Comment


        • #5


          The situation of one Puerto Rican telling another PR you look white is an importation from the USA. In the old days if a PR had truly Nordic looks folks would say "he or she"is blanquito and could pass for a gringo. However, there would be no surprise or anything odd about it.

          Then the Nuyoricans arrived to discover there were some PRs that could pass for American Anglos. Some Nuyoricans think JLo could pass for American Anglo------ they have a new perspective or perhaps a completely different point of reference. For a local she is a PR as any other plane Jane.



          Los recuerdos suelen
          Contarte mentiras



          Stanley

          Comment


          • #6
            Originally posted by BrotherHector
            As Salaam Alaikum to you all,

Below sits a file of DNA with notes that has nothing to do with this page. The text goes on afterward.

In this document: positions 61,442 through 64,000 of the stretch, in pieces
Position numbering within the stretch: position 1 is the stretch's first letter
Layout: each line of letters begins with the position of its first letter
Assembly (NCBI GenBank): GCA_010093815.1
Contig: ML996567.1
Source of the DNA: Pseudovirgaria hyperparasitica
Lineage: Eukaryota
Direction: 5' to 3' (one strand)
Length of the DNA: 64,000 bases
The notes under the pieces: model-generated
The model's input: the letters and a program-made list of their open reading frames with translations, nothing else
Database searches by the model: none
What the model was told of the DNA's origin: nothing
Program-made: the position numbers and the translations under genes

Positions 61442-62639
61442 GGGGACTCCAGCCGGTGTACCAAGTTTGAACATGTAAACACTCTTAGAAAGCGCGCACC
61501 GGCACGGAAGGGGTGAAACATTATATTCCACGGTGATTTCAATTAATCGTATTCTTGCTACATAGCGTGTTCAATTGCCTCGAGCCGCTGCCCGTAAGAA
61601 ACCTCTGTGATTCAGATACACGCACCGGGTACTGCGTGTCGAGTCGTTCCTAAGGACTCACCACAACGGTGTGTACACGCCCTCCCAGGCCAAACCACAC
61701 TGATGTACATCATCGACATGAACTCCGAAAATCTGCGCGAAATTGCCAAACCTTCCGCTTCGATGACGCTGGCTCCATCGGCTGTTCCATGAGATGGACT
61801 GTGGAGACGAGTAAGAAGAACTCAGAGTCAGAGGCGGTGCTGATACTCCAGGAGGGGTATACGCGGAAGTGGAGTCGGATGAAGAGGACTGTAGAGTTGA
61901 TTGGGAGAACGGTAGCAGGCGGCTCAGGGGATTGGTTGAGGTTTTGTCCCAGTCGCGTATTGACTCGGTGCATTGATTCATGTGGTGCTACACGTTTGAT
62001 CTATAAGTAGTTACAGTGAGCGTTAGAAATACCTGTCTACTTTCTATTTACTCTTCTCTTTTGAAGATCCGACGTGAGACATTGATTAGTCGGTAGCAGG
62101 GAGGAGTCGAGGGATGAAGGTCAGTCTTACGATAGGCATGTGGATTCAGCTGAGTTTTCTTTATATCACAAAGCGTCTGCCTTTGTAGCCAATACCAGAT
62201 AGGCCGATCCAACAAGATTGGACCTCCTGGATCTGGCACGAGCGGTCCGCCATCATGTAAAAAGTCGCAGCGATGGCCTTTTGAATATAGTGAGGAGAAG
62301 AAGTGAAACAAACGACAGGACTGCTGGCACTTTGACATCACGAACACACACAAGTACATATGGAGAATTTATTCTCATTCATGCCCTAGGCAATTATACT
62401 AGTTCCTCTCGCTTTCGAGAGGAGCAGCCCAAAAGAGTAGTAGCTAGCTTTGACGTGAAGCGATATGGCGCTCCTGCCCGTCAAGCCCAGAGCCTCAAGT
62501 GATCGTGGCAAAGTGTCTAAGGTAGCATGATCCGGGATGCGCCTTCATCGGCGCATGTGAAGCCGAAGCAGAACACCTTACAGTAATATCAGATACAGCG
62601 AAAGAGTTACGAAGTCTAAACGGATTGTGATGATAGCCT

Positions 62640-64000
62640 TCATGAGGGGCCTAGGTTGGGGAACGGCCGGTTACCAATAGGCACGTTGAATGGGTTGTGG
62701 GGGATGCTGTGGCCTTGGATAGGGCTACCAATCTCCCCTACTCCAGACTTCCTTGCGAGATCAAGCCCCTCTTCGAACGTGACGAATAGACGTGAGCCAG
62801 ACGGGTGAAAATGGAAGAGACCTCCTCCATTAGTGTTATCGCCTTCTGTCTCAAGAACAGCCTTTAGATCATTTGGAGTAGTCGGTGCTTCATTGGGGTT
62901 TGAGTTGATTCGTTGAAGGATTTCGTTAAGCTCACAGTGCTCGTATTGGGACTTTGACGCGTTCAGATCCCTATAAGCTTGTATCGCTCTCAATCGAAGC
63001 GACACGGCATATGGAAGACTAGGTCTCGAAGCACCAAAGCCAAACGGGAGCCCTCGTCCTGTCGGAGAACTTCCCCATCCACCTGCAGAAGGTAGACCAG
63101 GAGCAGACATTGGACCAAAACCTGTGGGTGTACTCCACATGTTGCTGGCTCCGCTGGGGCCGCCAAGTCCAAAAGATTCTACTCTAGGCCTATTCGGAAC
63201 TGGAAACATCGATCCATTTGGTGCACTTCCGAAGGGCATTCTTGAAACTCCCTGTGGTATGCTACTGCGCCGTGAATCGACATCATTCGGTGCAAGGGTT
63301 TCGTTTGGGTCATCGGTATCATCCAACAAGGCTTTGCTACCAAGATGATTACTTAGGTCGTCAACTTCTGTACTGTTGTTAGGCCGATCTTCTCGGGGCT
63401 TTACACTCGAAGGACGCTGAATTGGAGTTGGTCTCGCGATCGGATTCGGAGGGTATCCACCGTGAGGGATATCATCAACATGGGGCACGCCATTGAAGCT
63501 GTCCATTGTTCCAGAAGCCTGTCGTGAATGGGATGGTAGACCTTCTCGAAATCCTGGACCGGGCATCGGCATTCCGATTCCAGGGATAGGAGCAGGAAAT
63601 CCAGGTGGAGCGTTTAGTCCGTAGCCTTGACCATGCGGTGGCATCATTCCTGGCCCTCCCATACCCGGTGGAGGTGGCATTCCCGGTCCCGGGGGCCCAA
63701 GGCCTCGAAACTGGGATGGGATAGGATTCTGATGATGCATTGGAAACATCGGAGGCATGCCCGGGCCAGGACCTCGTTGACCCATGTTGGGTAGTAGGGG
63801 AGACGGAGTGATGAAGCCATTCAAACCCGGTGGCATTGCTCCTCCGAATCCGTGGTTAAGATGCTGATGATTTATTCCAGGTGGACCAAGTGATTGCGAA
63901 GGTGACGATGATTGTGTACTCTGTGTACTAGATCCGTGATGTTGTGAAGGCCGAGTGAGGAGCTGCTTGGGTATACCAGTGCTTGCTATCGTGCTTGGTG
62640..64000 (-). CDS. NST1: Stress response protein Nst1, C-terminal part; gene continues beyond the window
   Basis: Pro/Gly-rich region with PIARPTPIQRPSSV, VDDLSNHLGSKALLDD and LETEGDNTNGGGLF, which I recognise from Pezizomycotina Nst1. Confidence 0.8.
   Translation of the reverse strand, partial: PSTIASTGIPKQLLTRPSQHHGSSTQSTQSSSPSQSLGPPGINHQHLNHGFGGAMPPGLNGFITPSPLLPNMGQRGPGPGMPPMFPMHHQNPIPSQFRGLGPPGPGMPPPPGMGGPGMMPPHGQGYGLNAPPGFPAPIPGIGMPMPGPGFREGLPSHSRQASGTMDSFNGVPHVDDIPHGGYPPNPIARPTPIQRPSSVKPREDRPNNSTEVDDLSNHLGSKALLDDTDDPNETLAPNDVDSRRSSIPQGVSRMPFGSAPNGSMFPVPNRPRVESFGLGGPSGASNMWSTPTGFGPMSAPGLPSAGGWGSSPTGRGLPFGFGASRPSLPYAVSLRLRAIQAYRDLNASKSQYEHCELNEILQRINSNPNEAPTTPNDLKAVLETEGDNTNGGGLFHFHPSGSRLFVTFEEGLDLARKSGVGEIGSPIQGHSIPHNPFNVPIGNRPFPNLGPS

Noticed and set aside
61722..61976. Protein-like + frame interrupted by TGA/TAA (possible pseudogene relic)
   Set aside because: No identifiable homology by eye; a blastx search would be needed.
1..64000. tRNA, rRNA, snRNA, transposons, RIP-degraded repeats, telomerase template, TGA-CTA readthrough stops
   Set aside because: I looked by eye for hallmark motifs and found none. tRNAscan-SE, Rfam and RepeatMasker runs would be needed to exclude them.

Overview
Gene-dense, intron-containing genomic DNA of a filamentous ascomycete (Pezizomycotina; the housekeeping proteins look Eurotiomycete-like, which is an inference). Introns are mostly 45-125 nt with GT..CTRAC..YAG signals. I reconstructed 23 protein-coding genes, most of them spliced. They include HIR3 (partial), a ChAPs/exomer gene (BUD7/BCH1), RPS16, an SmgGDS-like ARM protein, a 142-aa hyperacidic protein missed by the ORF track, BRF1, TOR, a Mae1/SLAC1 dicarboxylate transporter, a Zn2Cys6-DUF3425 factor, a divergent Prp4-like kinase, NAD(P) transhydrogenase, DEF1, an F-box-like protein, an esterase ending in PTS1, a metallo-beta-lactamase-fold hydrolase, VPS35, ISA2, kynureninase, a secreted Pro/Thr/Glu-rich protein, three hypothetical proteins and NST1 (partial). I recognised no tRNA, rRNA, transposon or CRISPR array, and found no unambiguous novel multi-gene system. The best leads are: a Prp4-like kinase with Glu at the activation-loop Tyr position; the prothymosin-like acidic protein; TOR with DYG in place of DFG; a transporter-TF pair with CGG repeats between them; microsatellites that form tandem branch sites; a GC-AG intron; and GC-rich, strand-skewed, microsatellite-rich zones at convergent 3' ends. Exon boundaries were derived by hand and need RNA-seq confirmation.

Ever since I can remember, I remember seeing the Puerto Rican flag hanging in the rear view mirror of both of my parents car. Being an Army brat, every time we were in a military town or installation, you would find Puerto Ricans always acknowledging my father or mother as they drove by. When I lived in Texas, all the Puerto Ricans hung together real close. I have to admit that I have a flag in my car. My parents insisted that I have one in my car. In Kentucky, the Cubans always acknowledge me (they are refugees and are happy that somebody in KKKlantucky speaks spanish)as well as the other Puerto Ricans (mainly from the Fort Knox/Fort Campbell region). But, does anyone know how this trend started. I recall driving to North Carolina and seeing about three cars on the way with Puerto Rican flags hanging from the rearview mirror. Did we start this tradition?